Stories from the Lewes Yacht Club
Lewes Yacht Club
2701 Cedar Street
P.O. Box 2
Lewes, DE 19958-0002
The Lewes Yacht Club (LYC) was founded in 1932 to encourage water sports, boating, casual sailing, and promote racing competition. The Club is enriched by its history and
traditions, yet has a casual and relaxed atmosphere. LYC is situated at the mouth of the Delaware Bay, which feeds into the Atlantic Ocean. The Club hosts Sunday races in everything from Sunfish and Mobjacks to Open Bics, Zumas and Optis for junior racers. They also co-host the Annual Cape-to-Cape Challenge Race, between LYC and the Corinthian Yacht Club of Cape May, NJ.
LEWES YACHT CLUB BECOMES NSHOF FOUNDING MEMBER
From the Commodore:
“We are extremely pleased to have been able to participate with and join the National Sailing Hall of Fame as a Founding Member. The members and friends of sailing at LYC rallied to raise the donations privately, but it was a Club-wide Campaign with Club-wide support! We feel that this effort in supporting the NSHOF has strengthened the Lewes Yacht Club and sailing in general. We look forward to a lasting relationship with the NHSOF to the benefit of all those with sailing in their blood!! We strongly encourage that all yacht clubs undertake a similar campaign--- it was “win-win” for us.”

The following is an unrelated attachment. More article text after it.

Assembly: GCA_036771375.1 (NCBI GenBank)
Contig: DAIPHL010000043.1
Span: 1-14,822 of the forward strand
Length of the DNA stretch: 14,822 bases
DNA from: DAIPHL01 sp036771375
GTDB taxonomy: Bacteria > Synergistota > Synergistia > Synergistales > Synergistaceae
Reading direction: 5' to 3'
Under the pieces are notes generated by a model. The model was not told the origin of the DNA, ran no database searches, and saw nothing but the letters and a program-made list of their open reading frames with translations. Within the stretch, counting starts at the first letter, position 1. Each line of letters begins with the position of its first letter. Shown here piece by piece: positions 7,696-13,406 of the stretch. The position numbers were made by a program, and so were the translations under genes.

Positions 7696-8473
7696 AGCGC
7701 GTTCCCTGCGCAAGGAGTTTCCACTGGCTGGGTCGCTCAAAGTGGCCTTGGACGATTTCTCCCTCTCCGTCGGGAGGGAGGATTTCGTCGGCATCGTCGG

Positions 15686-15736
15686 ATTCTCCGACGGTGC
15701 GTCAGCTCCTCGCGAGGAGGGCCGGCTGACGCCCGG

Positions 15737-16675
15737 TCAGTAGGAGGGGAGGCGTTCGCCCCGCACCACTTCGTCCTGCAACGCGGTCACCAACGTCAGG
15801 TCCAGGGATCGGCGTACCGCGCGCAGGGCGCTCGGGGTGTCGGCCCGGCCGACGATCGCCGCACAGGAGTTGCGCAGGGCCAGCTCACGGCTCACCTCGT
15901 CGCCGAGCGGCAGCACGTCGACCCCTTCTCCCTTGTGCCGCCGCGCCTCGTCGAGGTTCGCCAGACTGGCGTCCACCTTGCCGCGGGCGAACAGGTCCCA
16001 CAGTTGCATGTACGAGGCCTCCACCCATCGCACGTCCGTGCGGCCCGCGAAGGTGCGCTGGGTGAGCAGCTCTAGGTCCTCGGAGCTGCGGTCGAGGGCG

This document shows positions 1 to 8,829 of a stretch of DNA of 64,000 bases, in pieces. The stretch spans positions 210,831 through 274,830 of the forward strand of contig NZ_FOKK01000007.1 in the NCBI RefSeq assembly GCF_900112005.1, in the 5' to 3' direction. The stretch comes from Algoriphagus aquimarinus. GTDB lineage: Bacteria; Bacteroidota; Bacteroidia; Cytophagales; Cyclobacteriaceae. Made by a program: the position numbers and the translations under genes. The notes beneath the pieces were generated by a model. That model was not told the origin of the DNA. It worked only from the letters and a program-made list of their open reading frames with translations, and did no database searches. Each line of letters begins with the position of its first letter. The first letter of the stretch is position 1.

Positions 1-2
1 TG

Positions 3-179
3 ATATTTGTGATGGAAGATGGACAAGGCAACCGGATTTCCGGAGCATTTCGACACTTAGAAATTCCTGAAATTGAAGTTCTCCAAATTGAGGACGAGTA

Bob Edelen, Commodore
Lewes Yacht Club began in 1932 as an idea for a sailing association that was proposed to Marjorie Virden by George Davisson. There were 17 charter members, including Richard Reese, Sr., who became the first Commodore. In 1934 membership grew to 82. Dues were $3.00, with a $1.00 initiation fee.
Four years later, the first clubhouse was completed on donated land, and was expanded and renovated over the years, until March 22, 1962, when a devastating Nor'easter took its toll on the building. Reconstruction the next year began a period of growth for LYC. A marina was built on the canal side in 1969, and in 1982 the Club started their sailing school. Later a pool and shop were built. In 2003, the old clubhouse was demolished to make way for a new, modern facility.